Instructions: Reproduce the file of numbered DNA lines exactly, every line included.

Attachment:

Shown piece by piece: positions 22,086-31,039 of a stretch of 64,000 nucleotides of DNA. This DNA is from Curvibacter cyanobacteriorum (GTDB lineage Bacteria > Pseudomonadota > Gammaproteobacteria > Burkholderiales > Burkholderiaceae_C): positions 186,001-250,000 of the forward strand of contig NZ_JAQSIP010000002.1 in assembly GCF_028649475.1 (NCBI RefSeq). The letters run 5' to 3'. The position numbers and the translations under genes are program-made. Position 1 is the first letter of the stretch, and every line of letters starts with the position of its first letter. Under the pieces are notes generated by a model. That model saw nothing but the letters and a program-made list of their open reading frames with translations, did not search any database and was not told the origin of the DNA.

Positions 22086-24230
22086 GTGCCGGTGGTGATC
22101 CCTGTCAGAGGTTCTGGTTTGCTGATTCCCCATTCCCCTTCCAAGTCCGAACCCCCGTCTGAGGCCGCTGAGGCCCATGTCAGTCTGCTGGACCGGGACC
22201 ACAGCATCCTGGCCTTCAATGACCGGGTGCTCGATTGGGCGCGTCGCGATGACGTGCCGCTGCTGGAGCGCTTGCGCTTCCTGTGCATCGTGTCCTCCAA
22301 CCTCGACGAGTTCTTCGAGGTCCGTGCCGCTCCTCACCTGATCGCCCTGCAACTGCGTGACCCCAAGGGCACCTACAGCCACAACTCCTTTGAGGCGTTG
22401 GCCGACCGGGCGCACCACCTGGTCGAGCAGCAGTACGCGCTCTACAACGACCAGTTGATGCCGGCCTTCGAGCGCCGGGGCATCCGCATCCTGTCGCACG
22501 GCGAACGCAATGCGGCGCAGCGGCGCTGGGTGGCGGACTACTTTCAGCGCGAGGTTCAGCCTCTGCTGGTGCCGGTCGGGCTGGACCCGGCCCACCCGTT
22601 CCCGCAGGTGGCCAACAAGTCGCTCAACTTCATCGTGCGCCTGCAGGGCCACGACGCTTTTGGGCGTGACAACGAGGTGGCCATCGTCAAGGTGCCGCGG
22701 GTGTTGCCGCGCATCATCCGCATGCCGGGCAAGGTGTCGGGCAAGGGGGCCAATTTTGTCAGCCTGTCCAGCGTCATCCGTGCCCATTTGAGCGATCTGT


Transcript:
Shown piece by piece: positions 22,086-31,039 of a stretch of 64,000 nucleotides of DNA. This DNA is from Curvibacter cyanobacteriorum (GTDB lineage Bacteria > Pseudomonadota > Gammaproteobacteria > Burkholderiales > Burkholderiaceae_C): positions 186,001-250,000 of the forward strand of contig NZ_JAQSIP010000002.1 in assembly GCF_028649475.1 (NCBI RefSeq). The letters run 5' to 3'. The position numbers and the translations under genes are program-made. Position 1 is the first letter of the stretch, and every line of letters starts with the position of its first letter. Under the pieces are notes generated by a model. That model saw nothing but the letters and a program-made list of their open reading frames with translations, did not search any database and was not told the origin of the DNA.

Positions 22086-24230
22086 GTGCCGGTGGTGATC
22101 CCTGTCAGAGGTTCTGGTTTGCTGATTCCCCATTCCCCTTCCAAGTCCGAACCCCCGTCTGAGGCCGCTGAGGCCCATGTCAGTCTGCTGGACCGGGACC
22201 ACAGCATCCTGGCCTTCAATGACCGGGTGCTCGATTGGGCGCGTCGCGATGACGTGCCGCTGCTGGAGCGCTTGCGCTTCCTGTGCATCGTGTCCTCCAA
22301 CCTCGACGAGTTCTTCGAGGTCCGTGCCGCTCCTCACCTGATCGCCCTGCAACTGCGTGACCCCAAGGGCACCTACAGCCACAACTCCTTTGAGGCGTTG
22401 GCCGACCGGGCGCACCACCTGGTCGAGCAGCAGTACGCGCTCTACAACGACCAGTTGATGCCGGCCTTCGAGCGCCGGGGCATCCGCATCCTGTCGCACG
22501 GCGAACGCAATGCGGCGCAGCGGCGCTGGGTGGCGGACTACTTTCAGCGCGAGGTTCAGCCTCTGCTGGTGCCGGTCGGGCTGGACCCGGCCCACCCGTT
22601 CCCGCAGGTGGCCAACAAGTCGCTCAACTTCATCGTGCGCCTGCAGGGCCACGACGCTTTTGGGCGTGACAACGAGGTGGCCATCGTCAAGGTGCCGCGG
22701 GTGTTGCCGCGCATCATCCGCATGCCGGGCAAGGTGTCGGGCAAGGGGGCCAATTTTGTCAGCCTGTCCAGCGTCATCCGTGCCCATTTGAGCGATCTGT